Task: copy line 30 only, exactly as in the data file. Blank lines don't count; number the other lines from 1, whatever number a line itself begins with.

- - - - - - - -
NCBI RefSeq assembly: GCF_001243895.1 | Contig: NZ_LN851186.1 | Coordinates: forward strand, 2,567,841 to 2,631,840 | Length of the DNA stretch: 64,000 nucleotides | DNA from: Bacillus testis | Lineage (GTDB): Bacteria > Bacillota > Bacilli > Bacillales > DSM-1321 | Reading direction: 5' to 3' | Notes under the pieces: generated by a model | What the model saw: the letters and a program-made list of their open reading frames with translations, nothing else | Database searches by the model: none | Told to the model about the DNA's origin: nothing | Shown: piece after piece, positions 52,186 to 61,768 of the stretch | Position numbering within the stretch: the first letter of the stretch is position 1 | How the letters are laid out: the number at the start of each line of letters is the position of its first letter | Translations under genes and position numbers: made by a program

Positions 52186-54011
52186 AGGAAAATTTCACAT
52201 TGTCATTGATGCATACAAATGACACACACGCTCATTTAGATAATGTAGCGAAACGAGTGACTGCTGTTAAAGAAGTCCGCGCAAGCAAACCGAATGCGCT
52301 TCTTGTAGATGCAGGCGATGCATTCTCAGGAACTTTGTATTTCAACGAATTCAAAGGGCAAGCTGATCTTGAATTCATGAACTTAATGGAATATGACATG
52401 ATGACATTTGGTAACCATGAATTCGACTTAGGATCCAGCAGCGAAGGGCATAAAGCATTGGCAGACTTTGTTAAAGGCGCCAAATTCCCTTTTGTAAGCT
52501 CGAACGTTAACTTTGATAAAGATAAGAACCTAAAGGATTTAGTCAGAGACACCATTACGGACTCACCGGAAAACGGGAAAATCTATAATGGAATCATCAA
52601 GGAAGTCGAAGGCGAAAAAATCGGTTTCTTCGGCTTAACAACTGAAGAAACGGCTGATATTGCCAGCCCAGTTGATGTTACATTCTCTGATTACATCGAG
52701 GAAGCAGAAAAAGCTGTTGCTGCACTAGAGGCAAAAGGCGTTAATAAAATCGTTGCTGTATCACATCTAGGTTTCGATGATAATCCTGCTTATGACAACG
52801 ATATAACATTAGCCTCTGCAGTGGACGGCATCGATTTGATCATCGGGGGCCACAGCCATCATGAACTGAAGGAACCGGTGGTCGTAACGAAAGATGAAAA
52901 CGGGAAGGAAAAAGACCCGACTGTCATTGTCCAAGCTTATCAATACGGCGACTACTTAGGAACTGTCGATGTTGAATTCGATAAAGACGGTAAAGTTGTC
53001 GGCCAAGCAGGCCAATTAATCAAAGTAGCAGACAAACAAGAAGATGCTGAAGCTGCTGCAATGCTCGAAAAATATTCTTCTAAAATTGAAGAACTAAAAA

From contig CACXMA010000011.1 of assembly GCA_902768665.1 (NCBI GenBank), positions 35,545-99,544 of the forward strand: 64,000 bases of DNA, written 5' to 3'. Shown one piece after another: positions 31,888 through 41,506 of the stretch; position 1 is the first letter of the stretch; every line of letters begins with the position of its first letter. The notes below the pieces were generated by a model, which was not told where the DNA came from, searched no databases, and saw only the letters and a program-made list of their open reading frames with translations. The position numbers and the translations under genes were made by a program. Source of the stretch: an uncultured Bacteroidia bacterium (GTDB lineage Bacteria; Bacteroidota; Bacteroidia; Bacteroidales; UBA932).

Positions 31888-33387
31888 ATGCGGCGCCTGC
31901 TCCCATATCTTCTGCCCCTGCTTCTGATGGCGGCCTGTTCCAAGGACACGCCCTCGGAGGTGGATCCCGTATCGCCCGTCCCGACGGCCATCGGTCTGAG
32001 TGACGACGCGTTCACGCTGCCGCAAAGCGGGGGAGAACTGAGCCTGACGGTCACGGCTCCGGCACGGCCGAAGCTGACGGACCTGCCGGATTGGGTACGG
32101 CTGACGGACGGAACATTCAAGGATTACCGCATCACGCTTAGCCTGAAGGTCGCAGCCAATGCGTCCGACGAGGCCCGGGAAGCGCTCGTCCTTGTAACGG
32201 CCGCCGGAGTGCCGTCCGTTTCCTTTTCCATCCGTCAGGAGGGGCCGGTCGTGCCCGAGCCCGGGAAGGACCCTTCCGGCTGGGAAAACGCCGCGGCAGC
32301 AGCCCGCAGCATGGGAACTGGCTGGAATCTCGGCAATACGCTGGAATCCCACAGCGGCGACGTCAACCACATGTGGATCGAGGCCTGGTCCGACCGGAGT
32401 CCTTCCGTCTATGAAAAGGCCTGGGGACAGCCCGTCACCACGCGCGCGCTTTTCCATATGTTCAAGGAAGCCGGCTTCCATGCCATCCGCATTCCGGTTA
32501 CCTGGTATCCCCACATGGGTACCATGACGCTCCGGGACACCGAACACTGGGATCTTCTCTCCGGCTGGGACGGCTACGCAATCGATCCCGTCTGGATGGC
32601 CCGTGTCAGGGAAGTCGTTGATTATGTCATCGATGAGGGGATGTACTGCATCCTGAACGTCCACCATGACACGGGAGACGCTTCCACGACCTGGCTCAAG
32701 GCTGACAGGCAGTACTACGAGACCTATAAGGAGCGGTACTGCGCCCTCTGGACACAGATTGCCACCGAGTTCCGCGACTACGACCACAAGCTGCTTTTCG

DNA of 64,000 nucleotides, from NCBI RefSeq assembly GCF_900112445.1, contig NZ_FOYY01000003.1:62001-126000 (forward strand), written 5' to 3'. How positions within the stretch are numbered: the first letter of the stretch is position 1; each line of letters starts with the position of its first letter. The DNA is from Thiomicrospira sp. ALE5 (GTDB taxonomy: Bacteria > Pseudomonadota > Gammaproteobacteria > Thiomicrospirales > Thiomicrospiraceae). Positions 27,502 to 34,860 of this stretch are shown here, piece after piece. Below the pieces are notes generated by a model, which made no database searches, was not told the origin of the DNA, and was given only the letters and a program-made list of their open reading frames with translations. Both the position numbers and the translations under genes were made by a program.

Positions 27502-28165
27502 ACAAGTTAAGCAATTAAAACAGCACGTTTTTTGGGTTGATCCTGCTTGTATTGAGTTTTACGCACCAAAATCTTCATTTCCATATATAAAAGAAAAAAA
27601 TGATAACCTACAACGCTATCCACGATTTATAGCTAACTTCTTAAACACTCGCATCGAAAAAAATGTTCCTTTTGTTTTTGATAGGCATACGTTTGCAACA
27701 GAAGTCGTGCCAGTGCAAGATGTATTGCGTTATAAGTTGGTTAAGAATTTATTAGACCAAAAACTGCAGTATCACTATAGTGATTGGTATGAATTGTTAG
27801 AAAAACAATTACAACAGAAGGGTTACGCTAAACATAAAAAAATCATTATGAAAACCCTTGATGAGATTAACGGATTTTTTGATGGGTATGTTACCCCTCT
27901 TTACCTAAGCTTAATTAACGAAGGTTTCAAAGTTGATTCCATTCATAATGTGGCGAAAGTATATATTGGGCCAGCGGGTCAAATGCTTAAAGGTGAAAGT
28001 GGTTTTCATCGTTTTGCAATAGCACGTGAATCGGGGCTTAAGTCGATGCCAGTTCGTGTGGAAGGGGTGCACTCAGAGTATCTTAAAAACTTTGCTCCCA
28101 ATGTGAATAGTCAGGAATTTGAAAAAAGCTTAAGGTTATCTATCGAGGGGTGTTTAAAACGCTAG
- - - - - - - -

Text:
27801 AAAAACAATTACAACAGAAGGGTTACGCTAAACATAAAAAAATCATTATGAAAACCCTTGATGAGATTAACGGATTTTTTGATGGGTATGTTACCCCTCT